A study published at the end of 2013 and a previous one from the Veterans Administration Hospital System (see below post) show what happens when older men are given suboptimal testosterone replacement without proper monitoring and management of factors that can affect their health.Testosterone replacement can increase red blood cell (and hematocrit which is the total red cell volume) and estradiol production, two important factors for men’s health when present in normal levels (red blood cells carry oxygen and estradiol maintains healthy bones, cognitive function and sex drive). However, due to genetic, age or other factors some men can have excessive production of both. High hematocrit and estradiol are more common in older men on testosterone since testosterone related aromatization and erythrocytosis are worse in that population. In excess, both variables have been linked to cardiovascular risks in older men. Not a single one of studies reporting higher cardiovascular risks in men on testosterone have managed either important factor.
Additionally, this latest nonrandomized study states that “No data were available on indications for T prescription, race, laboratory findings, occupational, environmental, or lifestyle factors.”
Many clinics are managing high hematocrit by recommending blood donation or phlebotomies to men with hematocrit over 53. They are also recommending treatment with low dose anastrozole for men with estradiol over 50 pg/mL. However, an alarming number of medical practices and research studies chose not to follow basic recommendations from the 4 current guideline groups that, in my opinion, may still need revision to add estradiol monitoring. The table below shows a summary of monitoring required by the main 4 guidelines groups in the world.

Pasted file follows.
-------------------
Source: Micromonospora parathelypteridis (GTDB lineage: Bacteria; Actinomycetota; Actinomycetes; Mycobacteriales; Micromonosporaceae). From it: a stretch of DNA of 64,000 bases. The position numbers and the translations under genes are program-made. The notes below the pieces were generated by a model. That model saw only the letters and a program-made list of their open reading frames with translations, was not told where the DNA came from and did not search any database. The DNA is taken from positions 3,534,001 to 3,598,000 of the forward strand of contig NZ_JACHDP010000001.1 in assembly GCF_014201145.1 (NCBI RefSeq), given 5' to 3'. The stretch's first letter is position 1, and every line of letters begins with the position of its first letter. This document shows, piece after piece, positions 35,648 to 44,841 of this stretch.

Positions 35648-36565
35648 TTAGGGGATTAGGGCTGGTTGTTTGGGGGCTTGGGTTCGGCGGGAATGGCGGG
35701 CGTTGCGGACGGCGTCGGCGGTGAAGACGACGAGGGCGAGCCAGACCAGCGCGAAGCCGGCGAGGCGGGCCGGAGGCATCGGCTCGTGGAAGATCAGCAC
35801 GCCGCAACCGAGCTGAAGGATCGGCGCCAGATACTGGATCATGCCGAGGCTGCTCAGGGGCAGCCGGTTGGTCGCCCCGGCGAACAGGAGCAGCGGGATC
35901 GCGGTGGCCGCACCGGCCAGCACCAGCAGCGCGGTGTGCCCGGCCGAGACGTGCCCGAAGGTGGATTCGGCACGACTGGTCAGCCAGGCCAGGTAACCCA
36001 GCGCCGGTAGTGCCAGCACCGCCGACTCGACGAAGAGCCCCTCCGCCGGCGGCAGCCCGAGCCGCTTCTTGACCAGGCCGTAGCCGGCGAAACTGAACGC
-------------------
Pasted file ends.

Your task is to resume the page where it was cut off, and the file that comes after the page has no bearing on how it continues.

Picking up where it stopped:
It is also imperative that future studies at least follow the minimum requirements of the current guidelines. The last few studies that concluded that testosterone may increase cardiovascular risks did not monitor or report high hematocrit blood levels. Most guidelines recommend monitoring hematocrit at month 3, 6 and then annually. Are these studies liable for not following minimum guidelines and exposing their volunteers to increased risks?. I do not why I do not see discussions on this alarming fact. Institutional review boards (IRB’s) need to educate themselves about this problem so that no more studies are allowed that do not properly monitor men on testosterone replacement. Would a class action lawsuit be required to change this malpractice? Some are already popping up: Testosterone Treatment Lawsuit Information
It is time to revise the current guidelines for testosterone treatment in men to include monitoring and managing estradiol with the same frequency as hematocrit. It is also time to enforce guidelines compliance in all testosterone studies.
I encourage all men currently on testosterone replacement or thinking about starting it to familiarize themselves with the table below and demand that guidelines (along with estradiol monitoring) are followed by their physicians. And, please, do not sign a study consent form if you see that they do not specify the monitoring frequency and side effect management options the researchers are offering.
I also encourage Abbvie (makers of Androgel), Auxillum (makers of Testim), Endo Pharmaceuticals (makers of Fortesta), Lilly (makers of Axiron) to wake up to this fact before they lose millions due to negligent practices that do not follow minimum guidelines.
I am looking forward to the day when a research group will perform a good study that uses a protocol that not only gives testosterone to men but also one that retests them periodically to manage dose, high hematocrit and estradiol blood levels. It should not be a difficult task and it is the only responsible thing to do to come up with conclusions that we can trust.
For options on how to prevent and reverse potential side effects of testosterone replacement: click here
Proper monitoring of men on testosterone replacement therapy has been dictated by several medical guidelines groups. However, most of them fall short in guiding...
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